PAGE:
CAIRO: A senior Egyptian journalist says he expects the Bush administration to create a bloc of ‘friendly’ Arab nations to counter Iran’s growing influence in the region.
Atef Al Ghamry, Al Ahram’s Washington bureau chief, also downplayed recent US criticism of Arab governments saying the Iranian threat – and means to deter it – has become a top priority for the State Department.
In light of recent criticism by the US State Department concerning Egypt’s human rights record, as well as muted criticism of the current constitutional amendments passed through the Peoples’ Assembly, journalist and former Al Ahram Washington bureau chief Atef Al Ghamry said “I don’t think these criticisms signify policy change by the US administration.
“This doesn’t mean that there will be no criticism because they need to appease Congress and cannot ignore the values they claim to advocate, he added.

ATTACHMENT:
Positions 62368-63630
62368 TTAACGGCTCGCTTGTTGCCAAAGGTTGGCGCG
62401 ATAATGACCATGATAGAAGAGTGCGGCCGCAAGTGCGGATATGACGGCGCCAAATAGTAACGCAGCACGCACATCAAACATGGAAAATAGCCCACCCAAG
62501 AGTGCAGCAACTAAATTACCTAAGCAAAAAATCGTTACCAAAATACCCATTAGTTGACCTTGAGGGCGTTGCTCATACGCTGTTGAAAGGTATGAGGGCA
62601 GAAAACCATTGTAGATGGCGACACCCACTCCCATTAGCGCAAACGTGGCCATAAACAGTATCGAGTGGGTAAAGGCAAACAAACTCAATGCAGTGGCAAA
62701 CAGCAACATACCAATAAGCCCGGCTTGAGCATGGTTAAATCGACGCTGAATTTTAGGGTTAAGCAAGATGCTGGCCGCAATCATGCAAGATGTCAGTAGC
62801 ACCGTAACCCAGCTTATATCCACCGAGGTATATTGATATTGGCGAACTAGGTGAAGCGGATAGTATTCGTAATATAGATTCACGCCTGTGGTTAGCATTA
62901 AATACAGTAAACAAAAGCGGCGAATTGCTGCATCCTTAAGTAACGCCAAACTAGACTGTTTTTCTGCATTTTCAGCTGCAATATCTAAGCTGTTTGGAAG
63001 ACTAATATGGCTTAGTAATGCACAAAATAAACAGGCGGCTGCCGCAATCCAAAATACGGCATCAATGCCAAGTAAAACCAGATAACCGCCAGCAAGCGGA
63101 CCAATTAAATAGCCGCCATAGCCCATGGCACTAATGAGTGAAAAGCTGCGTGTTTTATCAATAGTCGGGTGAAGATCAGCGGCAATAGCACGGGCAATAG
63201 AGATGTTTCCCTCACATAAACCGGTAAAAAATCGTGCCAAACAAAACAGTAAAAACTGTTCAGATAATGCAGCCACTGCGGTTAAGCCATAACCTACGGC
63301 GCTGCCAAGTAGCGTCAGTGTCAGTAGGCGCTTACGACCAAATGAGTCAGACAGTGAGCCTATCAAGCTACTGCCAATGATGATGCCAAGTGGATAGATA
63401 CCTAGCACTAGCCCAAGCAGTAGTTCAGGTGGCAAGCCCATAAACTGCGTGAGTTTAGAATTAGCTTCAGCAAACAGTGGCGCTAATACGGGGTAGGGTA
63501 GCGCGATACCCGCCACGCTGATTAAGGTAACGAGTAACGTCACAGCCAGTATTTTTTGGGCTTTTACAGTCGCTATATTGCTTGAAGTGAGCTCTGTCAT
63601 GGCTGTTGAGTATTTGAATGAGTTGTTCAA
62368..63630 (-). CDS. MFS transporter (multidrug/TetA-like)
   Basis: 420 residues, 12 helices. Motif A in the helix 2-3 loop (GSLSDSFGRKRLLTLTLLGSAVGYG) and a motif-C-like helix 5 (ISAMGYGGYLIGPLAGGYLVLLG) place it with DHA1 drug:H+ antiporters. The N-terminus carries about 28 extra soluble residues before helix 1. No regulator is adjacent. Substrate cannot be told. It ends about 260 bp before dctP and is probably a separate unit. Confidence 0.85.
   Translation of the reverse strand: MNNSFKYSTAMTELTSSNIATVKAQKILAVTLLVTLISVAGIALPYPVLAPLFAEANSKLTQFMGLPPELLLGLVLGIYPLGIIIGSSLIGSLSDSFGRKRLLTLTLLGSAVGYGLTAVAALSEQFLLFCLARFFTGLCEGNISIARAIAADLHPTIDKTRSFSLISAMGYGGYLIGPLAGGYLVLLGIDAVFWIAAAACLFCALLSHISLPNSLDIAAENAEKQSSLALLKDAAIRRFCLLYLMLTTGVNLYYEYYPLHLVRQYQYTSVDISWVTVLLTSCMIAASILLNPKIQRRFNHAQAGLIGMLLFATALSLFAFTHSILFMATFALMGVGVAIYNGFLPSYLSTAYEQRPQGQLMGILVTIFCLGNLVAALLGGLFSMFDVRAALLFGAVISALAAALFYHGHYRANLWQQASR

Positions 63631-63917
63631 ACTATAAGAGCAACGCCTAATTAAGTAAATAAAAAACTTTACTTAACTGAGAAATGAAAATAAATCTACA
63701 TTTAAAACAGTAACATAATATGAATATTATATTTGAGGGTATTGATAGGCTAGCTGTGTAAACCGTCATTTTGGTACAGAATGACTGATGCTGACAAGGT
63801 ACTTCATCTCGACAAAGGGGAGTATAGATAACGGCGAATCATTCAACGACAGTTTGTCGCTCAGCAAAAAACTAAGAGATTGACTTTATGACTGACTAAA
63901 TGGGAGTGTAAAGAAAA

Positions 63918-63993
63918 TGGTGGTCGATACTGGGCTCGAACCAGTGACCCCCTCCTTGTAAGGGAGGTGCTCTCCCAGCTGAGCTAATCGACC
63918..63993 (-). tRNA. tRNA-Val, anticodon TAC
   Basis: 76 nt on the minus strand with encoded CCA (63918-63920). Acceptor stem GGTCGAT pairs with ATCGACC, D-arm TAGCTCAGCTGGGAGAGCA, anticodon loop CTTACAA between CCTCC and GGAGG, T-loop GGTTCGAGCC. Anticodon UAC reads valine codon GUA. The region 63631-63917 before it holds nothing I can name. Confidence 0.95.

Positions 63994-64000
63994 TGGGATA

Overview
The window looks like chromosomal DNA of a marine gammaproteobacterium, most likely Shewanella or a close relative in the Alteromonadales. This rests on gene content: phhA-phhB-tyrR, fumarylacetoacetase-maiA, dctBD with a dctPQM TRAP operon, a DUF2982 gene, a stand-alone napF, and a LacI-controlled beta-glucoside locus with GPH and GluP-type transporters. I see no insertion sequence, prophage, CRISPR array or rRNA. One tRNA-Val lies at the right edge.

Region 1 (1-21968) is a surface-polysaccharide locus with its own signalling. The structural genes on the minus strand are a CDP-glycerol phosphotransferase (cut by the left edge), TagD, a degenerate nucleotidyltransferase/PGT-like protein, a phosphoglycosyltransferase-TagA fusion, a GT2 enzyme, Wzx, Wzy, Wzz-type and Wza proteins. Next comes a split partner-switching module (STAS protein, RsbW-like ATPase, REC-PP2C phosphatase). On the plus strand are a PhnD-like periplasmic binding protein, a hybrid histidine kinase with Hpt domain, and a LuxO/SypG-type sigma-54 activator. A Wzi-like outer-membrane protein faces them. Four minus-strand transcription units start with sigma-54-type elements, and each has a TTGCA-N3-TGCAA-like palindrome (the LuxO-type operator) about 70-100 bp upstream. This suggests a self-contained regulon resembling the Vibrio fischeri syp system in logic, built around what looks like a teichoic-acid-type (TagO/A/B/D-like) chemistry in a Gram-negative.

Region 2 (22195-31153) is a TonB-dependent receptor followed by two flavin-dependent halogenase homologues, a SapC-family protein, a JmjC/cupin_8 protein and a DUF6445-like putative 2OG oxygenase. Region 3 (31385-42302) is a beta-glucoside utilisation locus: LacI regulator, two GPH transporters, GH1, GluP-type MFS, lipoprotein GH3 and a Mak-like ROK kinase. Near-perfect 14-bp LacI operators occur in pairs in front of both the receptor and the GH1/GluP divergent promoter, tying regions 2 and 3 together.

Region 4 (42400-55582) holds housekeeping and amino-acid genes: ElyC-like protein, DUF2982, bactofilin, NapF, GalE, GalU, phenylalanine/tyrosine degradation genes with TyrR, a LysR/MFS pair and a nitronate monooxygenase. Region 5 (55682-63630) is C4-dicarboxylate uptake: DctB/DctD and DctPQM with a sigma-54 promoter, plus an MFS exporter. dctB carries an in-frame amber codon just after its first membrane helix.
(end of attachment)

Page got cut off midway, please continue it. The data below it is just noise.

Last week the State Department’s annual report indicated Egypt is one of several countries where human rights abuses occured in 2006.
Respect for human rights conditions has deteriorated in the country over the past year, the report also said.
The report maintained that “common and persistent torture and abuse of prisoners and detainees by Egyptian police, security personnel and prison guards was ongoing.
Egyptian Foreign Minister Ahmed Aboul Gheit lashed out at the State Department report in a statement saying: “The United Nations did not grant any state the right to consider itself a guardian of human rights in the world. It seems that those who prepared it [the report] are unfamiliar with the objective realities of some of the countries they dealt with, including Egypt.
Ghamry believes that while the US advocates democratization and political reform in the Arab region, foreign policy for separate nations is disparate.
“We have noticed that the US approach towards Arab nations varies. For example there is praise for reform, and criticism of its pace. This all depends on the current circumstances in the region in regards to US interests.
Current US foreign policy towards the region will “continue as long as the Bush administration is in power. This is because Bush declared it US policy to institute reform in the region in order to protect US national security, Ghamry said.